It sounds like a discussion of classroom physics. But the emerging debate over the "push-pull factor" is hardly academic. At stake is the future of tens of thousands of Indochinese leaving Cambodia and Vietnam.
The question: Is this continuing flow of humanity a crowd of refugees "pushed" to move by intolerable political repression at home? Or is it a flow of immigrants "pulled" to move by the attractive resettlement programs and preferential refugee quotas of "wealthy" countries such as the United States?
Thailand, like much of Southeast Asia, has clearly chosen the "pull factor" theory. It recently announced that the thousands of Vietnamese still arriving on its shores can no longer be classified as "refugees." Most Southeast Asian countries share this view.
But, officially at least, the United States stands by the "push factor" theory. And ironically Thailand and other Asian nations hope the United States will continue to accept the "push factor" theory -- for the time being.
For if the US were to slash the numbers admitted as "refugees" from already established Asian camps, countries neighboring Indochina would face a swelling population of Indochinese. To prevent this, they might be forced to close their doors to new refugees and perhaps forcibly repatriate those who have already come.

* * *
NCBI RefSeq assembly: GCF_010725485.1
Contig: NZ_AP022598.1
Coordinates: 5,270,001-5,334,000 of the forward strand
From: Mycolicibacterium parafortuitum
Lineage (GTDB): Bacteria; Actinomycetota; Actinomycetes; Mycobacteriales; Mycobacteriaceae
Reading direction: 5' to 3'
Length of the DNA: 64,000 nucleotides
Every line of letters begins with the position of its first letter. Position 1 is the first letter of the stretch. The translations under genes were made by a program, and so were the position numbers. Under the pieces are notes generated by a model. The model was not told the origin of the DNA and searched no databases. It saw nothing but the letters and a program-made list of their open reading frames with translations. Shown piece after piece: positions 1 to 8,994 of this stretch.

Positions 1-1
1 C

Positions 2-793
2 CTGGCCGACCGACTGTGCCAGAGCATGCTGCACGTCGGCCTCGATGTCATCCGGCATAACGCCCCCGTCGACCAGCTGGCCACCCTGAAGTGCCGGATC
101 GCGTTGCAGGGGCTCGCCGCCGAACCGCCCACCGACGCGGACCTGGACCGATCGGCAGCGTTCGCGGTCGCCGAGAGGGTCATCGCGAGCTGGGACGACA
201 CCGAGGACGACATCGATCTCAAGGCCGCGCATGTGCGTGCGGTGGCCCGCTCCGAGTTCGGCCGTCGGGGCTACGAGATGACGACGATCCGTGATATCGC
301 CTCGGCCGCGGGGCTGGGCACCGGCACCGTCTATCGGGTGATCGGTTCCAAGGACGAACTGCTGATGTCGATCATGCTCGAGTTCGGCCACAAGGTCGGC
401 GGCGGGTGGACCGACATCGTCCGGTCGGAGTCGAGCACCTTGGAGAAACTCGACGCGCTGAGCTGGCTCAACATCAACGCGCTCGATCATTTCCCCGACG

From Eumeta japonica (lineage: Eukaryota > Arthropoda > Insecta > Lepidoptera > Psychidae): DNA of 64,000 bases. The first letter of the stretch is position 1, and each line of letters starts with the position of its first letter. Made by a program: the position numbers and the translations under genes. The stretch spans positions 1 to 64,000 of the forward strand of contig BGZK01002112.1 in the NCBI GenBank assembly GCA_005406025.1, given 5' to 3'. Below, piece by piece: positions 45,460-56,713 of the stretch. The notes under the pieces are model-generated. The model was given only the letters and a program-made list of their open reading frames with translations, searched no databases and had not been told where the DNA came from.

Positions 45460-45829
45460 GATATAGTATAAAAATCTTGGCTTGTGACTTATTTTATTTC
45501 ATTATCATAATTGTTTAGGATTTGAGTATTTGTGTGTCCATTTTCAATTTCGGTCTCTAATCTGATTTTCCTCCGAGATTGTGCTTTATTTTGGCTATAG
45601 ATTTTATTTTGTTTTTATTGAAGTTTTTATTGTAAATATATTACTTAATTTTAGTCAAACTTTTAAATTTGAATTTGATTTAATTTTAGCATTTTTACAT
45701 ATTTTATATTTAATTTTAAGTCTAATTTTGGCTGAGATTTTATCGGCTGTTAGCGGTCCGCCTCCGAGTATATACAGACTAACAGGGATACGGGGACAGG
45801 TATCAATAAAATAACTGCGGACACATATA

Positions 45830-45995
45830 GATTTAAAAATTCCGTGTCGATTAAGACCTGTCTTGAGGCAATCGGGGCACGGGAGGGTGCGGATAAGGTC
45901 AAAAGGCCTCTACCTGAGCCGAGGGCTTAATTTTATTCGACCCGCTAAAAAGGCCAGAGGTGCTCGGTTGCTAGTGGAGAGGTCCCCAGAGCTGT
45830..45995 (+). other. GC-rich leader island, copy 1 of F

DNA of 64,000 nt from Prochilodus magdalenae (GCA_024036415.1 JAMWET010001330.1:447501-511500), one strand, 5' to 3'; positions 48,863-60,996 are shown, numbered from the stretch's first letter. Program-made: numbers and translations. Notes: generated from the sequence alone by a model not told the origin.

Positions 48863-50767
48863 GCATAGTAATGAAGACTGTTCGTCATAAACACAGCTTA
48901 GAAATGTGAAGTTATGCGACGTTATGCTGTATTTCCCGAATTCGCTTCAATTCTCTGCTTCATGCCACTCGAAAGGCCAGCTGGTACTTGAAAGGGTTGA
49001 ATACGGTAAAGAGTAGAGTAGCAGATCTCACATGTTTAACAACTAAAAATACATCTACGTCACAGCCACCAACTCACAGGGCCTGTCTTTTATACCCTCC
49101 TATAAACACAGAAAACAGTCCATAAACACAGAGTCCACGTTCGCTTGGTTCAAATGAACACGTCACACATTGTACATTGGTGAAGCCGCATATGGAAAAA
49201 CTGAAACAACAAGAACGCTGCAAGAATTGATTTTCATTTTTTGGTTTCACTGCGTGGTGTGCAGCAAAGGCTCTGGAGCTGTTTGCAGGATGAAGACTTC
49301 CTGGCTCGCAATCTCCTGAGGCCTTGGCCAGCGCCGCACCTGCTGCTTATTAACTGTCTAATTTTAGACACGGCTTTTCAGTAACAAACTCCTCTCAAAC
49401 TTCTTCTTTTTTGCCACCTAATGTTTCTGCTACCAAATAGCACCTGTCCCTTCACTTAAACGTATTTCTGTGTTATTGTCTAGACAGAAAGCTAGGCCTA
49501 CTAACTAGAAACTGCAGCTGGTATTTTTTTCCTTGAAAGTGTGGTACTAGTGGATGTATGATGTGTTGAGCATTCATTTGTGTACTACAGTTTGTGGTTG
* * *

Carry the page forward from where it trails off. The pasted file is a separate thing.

Squadron leader Prasong Soonsiri, secretary-general of Thailand's National Security Council, has described the majority of those arriving as "economic adventures" seeking a better life in countries such as the US.
Col. Soonthorn Sonponsiri, a member of Thailand's Supreme Command, told a recent conference that as of Aug. 15 Vietnamese "boat people" who land in Thailand will not be allowed to resettle in third countries such as the United States. Instead they will be held in Thai detention camps indefinitely.
The new Thai policy is clearly a step aimed at destroying the "pull." The hope is that when word of it gets back to Vietnam, migrants thinking of using Thailand as a way station to the US will sail their boats elsewhere.
In Asia advocates of the "pull factor" theory have largely won the day. Most governments there have sought to make entry of Indochinese as difficult as possible in hopes this will discourage still more from coming.